Luke Rowe is 6 ft 3 of lanky muscle, a cobbles gobbler who lives for the chaos of the one-day Classics. He was lanterne rouge at the Tour de France last year. Guys like him belong in the gruppetto, counting down the kilometres of climbing and the mountain stages. Right?
Wrong. On stage 10 of the 2018 Tour de France, over four categorised Alpine climbs between Annecy and Le Grand-Bornand, Luke Rowe showed what a rouleur he is. He paced the Sky-led peloton to the top of the Plateau des Glières, the race’s first Hors-Catégorie climb, his pace dropping a fair few riders.
We had to rub our eyes to make sure it was him up front on the 10 per cent gradients. Maybe the thought of those few kilometres of gravel at the summit kept him motivated.
And then he kept going over another climb and along the valley. He was on the front for almost 100 kilometres, until the foot of the day’s penultimate climb, the Col de Romme. Froome and Thomas’ other footmen could put their cleats up in his significant slipstream.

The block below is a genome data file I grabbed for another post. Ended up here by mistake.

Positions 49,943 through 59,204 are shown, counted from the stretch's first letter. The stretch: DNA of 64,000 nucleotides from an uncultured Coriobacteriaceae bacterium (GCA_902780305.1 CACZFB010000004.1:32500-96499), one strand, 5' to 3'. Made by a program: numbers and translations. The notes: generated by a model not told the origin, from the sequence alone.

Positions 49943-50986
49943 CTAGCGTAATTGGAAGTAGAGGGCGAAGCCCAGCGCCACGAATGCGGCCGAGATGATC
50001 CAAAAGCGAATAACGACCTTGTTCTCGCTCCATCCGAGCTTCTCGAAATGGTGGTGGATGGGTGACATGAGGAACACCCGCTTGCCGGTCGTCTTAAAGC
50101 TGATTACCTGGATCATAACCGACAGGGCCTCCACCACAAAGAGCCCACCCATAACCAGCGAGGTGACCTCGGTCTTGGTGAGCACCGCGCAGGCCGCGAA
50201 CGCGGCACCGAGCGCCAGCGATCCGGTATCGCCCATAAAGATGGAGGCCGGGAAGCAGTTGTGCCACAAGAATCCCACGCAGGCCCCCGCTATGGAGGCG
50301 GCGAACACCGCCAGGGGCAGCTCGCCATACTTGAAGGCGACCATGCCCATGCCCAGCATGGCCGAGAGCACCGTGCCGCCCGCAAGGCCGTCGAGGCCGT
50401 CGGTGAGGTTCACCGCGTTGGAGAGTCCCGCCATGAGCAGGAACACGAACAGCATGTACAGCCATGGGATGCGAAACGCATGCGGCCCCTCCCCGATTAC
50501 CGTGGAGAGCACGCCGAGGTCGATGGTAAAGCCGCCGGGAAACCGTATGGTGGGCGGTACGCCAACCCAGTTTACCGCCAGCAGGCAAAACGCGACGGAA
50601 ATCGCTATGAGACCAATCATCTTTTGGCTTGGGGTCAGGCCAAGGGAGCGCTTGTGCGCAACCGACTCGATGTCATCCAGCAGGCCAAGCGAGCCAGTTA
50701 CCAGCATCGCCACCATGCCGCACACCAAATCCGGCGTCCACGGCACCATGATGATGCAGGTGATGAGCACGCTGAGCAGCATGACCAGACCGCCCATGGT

As a rouleur – and we here at Rouleur like to think we know what we’re talking about – it doesn’t get much better than that. Rowe was in his element helping his leaders on the cobbles of northern France on Sunday, yet did the lion’s share in the Alps today too. Presumably, the man from Cardiff had an airdrop of Welsh cakes on the rest day. His stirring comeback continues apace after breaking his leg on a stag do last summer.
Rowe’s fine ride rather flew under the radar, with the yellow jersey up the road. It was another unusual sight: who would have thought Greg van Avermaet would increase his lead today?
One wonders why Team Sky’s various rivals did not raise the pace to tire out Rowe and force their other domestiques to work earlier. Well, the Tour is a marathon, not a sprint. But they ought to be worried: if Rowe can pull off that mountain ride, just how well are their climbing domestiques going?
The Rouleur Top Banana goes to an unsung hero of each stage of the Tour de France – not the winner, not the yellow jersey – but a rider whose efforts deserve recognition
Tour de France 2018, Rouleur Top Bananas:
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